Georgia could upend the primary calendar entirely by picking an unconventional day to hold its vote. Putnam said the state is “uniquely positioned” to consider a date of March 1 or March 2 to move earlier in the Democratic window but also avoid GOP delegate sanctions. That would mean holding a vote on a Friday or Saturday instead of a traditional Tuesday date. It could also trigger some changes to how the state GOP allocates it delegates. But Putnam said the payoff would be worth it, allowing the state to “command attention” across the nation while also satisfying Raffensperger’s criteria.
The date lives up to its “Super Tuesday” moniker with a blockbuster group of states scheduled to vote. California, Massachusetts, Texas and Virginia are on the list. So are many of Georgia’s neighbors, including Alabama, North Carolina and Tennessee. Georgia would bring even more firepower to the bloc, and it’s been a part of regional votes plenty of times before, including the “SEC primary” that Kemp orchestrated in 2016 when he was secretary of state. But if Georgia joins more populous behemoths with a trove of delegates to award, it risks being relegated to second-tier status.
Georgia would certainly get top billing if it sets its date for March 12, as the only other states on the calendar so far are Idaho, Mississippi and Washington state. Georgia politicians could also capitalize on the wave of attention and energy coming after Super Tuesday by delivering timely endorsements for their picks in the runup to the vote, when candidates are likely to bombard the state with visits. The downside is the race could be all but over by then if voters decisively back Donald Trump or one of his rivals in the earlier contests.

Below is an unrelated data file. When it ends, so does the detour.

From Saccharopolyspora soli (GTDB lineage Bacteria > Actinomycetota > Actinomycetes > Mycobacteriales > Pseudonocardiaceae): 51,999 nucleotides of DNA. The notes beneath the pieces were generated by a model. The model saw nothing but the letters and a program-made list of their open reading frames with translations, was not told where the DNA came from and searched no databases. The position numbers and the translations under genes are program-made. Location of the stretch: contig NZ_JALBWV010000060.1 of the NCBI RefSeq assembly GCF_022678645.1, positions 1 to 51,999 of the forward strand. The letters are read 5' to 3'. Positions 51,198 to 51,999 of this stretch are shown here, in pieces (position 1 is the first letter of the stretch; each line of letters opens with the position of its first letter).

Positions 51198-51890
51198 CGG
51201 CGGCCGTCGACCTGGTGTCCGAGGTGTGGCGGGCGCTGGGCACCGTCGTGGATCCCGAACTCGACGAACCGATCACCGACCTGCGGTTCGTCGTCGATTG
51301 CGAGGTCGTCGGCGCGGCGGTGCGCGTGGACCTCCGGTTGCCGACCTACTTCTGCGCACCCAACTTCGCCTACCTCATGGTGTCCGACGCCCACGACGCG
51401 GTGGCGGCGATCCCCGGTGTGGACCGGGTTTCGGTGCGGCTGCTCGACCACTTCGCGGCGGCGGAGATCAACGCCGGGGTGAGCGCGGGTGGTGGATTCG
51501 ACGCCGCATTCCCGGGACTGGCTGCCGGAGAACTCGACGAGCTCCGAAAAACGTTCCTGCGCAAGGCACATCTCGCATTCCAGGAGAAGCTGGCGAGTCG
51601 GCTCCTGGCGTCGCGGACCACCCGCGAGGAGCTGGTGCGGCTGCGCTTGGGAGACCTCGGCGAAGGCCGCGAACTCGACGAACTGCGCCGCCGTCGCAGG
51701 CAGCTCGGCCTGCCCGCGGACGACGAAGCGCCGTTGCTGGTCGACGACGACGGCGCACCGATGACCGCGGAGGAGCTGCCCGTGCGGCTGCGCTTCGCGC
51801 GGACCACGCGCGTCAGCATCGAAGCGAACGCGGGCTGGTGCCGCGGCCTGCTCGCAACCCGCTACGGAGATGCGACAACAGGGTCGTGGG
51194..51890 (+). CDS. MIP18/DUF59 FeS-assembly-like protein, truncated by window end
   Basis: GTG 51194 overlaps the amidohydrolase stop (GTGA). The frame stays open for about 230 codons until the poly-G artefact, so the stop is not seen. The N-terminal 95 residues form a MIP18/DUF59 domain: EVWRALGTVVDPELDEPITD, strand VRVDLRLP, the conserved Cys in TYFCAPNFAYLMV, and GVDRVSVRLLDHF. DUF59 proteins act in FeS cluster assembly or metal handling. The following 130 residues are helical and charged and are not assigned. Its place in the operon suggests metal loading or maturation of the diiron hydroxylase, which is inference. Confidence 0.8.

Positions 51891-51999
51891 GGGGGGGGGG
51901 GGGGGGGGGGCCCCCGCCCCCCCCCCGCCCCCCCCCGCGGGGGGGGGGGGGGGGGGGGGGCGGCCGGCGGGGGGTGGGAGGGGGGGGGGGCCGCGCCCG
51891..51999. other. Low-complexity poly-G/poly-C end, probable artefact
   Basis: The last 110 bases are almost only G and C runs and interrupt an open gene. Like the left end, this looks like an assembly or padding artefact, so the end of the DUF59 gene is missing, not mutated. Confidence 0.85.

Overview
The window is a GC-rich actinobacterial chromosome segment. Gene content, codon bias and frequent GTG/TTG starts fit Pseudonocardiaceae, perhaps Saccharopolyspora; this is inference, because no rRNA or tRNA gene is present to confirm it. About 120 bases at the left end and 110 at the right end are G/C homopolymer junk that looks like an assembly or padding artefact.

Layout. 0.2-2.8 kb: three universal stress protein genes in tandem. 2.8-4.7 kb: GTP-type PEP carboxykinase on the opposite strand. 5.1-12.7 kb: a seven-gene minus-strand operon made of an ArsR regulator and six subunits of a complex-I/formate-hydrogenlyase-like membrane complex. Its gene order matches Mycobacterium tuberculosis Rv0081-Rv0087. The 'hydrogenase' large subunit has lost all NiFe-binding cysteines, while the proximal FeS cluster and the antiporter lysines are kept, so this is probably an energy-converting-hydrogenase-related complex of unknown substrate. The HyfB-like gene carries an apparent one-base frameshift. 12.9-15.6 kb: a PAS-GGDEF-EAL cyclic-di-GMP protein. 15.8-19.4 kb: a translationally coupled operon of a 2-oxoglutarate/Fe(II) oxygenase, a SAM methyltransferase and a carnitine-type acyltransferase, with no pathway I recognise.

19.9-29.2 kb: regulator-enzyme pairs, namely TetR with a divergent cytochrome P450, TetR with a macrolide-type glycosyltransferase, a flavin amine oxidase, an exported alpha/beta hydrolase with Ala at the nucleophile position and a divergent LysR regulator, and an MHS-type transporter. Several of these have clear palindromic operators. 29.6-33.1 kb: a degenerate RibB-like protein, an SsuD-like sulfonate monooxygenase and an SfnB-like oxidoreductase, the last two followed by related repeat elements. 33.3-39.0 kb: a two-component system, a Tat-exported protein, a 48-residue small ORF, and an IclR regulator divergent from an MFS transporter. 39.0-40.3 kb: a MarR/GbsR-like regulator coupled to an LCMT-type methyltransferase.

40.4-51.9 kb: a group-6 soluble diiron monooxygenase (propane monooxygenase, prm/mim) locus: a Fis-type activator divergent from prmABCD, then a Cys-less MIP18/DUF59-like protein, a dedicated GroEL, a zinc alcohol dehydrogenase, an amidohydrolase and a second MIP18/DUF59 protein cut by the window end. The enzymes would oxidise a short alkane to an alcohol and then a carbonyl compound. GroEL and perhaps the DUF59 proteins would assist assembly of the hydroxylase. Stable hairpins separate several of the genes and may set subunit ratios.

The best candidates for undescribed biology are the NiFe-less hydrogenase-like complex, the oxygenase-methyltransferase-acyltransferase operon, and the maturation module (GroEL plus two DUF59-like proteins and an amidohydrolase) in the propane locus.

You could call it “Super Tuesday 2.0.” Florida, Illinois and Ohio are all set to hold their primaries on that day. So is Arizona, which like Georgia is one of the nation’s most-watched swing states. Adding Georgia to the mix and it might become a make-or-break primary day — if the race isn’t already decided by then. But, like March 5, Georgia also could get lost in the shuffle, especially with Florida on the calendar. If there’s still a close race involving Florida Gov. Ron DeSantis, much of the attention would go to his prospects in his home state.
Georgia could have this date to itself, as no other primary has yet been scheduled for March 26. Of course, the later date magnifies the chances that the race would effectively be over by the time Georgians vote. It would come after voters in most bigger states — and the entire Deep South — have already cast their ballots. Still, it would line up with Raffensperger’s initial goal in 2020, when he scheduled the primary for the fourth Tuesday in March to win Georgia more attention during a break in the busy calendar.
April or beyond:
Holding a primary in April would not only risk political irrelevance, it would also defy Georgia tradition. Georgia’s primary has been held in February or March for decades, with one notable exception. In 2020, the March 24 vote was delayed twice — first to May, then June — because of the coronavirus pandemic. There’s also potential for a great reward with a later date, when the calendar thins out and more attention is cast on fewer states. If there’s still a close race, Georgia could determine the nominee.